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Vatican newspaper rues European court decision on stem cells

December 22, 2014

The Vatican newspaper has published a front-page article lamenting the European Court of Justice’s recent decision on stem cells.

The court, which ruled in 2011 that companies could not patent stem cells derived from human embryos, decided on December 18 that companies could patent stem cells derived through parthenogenesis from unfertilized human eggs.

“For the first time, in fact, it will be possible to patent a part of the human body, as if it were something manufactured,” Lucetta Scaraffia wrote in L’Osservatore Romano on December 20.

Scaraffia also wrote that before being embryos, all of us were ova, and that abortion was the beginning of scientists being looked upon as “masters of the life process.”

The Church’s Magisterium has consistently praised adult stem cell research and condemned embryonic stem cell research because it involves the killing of the human embryo.

In 1987, the Congregation for the Doctrine of the Faith’s instruction Donum Vitae condemned the use of parthenogenesis to engender a human being, stating that “attempts or hypotheses for obtaining a human being without any connection with sexuality through ‘twin fission,’ cloning or parthenogenesis are to be considered contrary to the moral law, since they are in opposition to the dignity both of human procreation and of the conjugal union.”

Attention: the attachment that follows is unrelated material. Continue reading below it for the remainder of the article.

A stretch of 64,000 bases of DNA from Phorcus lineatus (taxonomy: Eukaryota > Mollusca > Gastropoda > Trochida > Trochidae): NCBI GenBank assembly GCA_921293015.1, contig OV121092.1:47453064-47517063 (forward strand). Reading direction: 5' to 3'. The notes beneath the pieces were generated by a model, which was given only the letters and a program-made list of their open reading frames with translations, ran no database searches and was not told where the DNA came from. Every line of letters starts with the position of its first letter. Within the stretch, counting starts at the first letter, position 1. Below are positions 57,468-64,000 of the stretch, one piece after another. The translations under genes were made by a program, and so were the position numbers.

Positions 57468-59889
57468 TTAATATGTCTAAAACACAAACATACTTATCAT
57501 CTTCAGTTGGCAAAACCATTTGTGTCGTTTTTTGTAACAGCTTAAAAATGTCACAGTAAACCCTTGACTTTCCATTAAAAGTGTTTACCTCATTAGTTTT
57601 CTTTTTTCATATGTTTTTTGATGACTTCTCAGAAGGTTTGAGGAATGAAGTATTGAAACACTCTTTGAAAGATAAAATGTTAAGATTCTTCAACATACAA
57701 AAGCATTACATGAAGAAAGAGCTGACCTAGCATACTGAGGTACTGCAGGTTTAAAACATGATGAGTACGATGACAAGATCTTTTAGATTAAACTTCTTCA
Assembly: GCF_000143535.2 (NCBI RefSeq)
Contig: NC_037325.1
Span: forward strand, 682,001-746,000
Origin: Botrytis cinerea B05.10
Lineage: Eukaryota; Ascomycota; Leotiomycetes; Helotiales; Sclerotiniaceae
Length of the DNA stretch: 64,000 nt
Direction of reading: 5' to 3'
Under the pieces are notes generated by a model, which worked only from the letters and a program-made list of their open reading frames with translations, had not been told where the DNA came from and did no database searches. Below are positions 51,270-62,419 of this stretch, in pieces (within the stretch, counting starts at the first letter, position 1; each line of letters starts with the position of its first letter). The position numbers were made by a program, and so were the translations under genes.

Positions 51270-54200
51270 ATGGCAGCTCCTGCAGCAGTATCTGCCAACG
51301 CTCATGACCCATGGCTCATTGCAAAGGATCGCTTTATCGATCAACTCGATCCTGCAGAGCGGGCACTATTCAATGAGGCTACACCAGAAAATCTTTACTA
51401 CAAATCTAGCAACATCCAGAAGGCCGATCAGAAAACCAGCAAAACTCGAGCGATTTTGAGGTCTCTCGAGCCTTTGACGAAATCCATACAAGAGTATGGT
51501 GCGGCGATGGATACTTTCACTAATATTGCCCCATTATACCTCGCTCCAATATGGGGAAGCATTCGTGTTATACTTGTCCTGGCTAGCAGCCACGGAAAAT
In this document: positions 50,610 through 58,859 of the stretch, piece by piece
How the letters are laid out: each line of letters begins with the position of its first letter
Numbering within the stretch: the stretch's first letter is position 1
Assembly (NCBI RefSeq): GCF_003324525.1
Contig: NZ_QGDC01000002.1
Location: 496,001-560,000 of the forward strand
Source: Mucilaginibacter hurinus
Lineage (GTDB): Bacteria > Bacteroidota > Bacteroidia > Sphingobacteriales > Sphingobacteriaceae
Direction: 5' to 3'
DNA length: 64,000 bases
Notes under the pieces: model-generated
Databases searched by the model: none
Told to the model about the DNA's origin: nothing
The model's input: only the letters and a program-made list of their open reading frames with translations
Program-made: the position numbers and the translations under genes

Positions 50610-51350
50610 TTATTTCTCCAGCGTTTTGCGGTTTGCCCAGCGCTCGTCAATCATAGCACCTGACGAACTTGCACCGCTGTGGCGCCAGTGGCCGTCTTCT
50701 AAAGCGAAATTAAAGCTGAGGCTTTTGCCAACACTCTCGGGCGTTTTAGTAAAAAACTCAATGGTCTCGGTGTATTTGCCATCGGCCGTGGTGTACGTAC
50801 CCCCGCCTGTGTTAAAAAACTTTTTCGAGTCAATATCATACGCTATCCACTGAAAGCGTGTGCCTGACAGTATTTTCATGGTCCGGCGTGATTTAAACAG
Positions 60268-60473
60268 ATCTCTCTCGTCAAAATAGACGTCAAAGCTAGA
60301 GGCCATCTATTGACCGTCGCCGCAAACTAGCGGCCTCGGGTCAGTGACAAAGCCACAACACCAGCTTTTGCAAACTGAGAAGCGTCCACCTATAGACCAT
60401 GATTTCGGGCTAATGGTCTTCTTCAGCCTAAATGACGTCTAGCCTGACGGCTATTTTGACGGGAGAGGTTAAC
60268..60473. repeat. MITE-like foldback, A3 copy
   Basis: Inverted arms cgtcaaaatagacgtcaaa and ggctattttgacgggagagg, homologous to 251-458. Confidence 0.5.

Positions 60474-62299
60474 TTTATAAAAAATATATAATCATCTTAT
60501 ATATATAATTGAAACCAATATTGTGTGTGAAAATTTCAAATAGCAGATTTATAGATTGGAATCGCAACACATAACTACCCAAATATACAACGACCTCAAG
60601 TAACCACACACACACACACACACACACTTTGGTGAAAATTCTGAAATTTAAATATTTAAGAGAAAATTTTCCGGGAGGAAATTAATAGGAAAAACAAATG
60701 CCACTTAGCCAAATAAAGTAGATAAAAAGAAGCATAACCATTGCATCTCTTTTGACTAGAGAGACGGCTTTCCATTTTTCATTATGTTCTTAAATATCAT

In 2008, the Congregation for the Doctrine of the Faith’s instruction Dignitas Personae discussed the use of parthenogenesis to obtain human stem cells:

The ethical objections raised in many quarters to therapeutic cloning and to the use of human embryos formed in vitro have led some researchers to propose new techniques which are presented as capable of producing stem cells of an embryonic type without implying the destruction of true human embryos. These proposals have been met with questions of both a scientific and an ethical nature regarding above all the ontological status of the “product” obtained in this way. Until these doubts have been clarified, the statement of the Encyclical Evangelium vitae needs to be kept in mind: “what is at stake is so important that, from the standpoint of moral obligation, the mere probability that a human person is involved would suffice to justify an absolutely clear prohibition of any intervention aimed at killing a human embryo.”


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  • Posted by: bernie4871 - Dec. 23, 2014 2:48 PM ET USA

    'Before being embryos, all of us were ova',? As immoral as parthenogenesis is or may be, Miss Scaraffia makes a statement which seems to me to be simply incorrect. Ethical principles should be presented with more substance than a kind of desperate stab at a sort of loose tautology.